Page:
Kushti is a style of mud-clay wrestling practiced since the Mughal Empire in western India. A 100-year old traditional gym in Kolhapur has been offering a ground for kushti training for boys and men who have left behind their families in pursuit of learning this sport. The gym’s clay floor has a mixture of dirt, clarified butter, yogurt and turmeric powder turned chunky-soft and red with a shovel. The kusthi wrestlers dressed with loincloth smear handful of clay across their chest and then wrestle each other.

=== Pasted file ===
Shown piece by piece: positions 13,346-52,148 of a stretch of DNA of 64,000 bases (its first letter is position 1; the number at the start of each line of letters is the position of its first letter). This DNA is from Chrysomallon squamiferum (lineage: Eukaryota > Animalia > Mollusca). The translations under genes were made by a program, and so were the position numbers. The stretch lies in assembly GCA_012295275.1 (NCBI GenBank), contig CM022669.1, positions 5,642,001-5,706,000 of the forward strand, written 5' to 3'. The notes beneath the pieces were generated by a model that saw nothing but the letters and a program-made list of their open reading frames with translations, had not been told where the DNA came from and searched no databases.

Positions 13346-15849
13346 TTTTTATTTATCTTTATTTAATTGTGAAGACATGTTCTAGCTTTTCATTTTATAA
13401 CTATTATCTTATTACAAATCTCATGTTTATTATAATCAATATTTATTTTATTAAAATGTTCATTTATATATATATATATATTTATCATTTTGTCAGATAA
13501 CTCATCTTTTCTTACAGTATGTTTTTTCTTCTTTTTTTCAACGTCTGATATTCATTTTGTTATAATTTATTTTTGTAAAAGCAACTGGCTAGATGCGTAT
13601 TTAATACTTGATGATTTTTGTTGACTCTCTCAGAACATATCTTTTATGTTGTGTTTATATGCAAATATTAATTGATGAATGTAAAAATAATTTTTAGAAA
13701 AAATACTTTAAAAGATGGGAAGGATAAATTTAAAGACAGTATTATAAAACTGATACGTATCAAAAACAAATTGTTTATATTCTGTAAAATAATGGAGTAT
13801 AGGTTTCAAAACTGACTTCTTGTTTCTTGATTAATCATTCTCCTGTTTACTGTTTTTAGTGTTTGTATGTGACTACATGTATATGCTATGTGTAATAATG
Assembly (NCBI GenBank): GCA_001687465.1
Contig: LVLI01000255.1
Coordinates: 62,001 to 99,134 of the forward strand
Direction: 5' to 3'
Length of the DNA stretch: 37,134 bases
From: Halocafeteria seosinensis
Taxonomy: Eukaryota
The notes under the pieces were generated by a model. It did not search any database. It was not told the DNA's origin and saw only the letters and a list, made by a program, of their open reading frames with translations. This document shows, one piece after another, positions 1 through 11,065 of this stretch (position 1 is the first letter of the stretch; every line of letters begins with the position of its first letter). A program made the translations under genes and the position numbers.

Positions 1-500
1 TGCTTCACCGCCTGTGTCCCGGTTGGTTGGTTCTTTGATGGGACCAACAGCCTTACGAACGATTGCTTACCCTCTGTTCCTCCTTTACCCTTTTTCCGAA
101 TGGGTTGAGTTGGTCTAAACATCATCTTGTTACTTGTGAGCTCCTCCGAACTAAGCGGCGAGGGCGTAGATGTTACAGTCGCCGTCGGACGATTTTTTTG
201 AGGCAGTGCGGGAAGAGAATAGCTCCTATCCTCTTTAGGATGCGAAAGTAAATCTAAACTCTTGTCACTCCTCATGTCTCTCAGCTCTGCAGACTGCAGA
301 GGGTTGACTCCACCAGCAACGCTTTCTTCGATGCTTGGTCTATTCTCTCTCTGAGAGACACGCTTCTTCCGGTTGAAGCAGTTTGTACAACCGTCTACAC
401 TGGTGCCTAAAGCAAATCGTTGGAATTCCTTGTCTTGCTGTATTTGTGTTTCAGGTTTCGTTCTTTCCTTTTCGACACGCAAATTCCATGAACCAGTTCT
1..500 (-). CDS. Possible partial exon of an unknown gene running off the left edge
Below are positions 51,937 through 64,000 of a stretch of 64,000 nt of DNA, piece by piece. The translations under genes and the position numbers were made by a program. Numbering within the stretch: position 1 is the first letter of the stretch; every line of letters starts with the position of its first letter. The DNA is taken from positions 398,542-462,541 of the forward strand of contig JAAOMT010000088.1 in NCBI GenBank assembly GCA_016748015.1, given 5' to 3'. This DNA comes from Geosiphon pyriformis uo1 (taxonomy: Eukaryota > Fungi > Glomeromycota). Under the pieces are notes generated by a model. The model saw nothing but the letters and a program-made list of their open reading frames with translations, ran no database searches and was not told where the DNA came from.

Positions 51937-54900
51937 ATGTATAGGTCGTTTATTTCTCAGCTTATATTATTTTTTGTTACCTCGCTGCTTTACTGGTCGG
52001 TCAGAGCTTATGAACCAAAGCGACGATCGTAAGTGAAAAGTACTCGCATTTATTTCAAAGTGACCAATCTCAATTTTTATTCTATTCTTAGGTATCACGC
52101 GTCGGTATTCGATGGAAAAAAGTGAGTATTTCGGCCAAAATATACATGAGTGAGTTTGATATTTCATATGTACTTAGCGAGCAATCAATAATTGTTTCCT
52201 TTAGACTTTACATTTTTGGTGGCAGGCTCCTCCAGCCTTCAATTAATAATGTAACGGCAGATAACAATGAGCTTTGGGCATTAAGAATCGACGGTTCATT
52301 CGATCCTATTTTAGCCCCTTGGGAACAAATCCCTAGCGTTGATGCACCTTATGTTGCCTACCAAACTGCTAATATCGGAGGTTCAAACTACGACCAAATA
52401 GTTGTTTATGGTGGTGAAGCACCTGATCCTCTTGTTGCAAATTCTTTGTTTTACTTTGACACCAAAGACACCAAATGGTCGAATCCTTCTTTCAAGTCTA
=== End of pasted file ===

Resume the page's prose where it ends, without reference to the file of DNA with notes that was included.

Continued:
This sport represents family pride, individual power and regional identity even in fast-changing India. Most Kusthi men are unmarried, and have been practicing this sport for generations. This sport calls for single-minded devotion from the wrestlers and their family as they invest a lot of money to provide for their athlete’s rich food and travel expenses.
The Indian government in an endeavor to enhance the country’s futility at the Olympics has tried to de-emphasis this sport over mat-wrestling. But men here prefer kushti and feel it prestigious. All they aim is to earn a government job in the railway or police department, and to secure a better livelihood.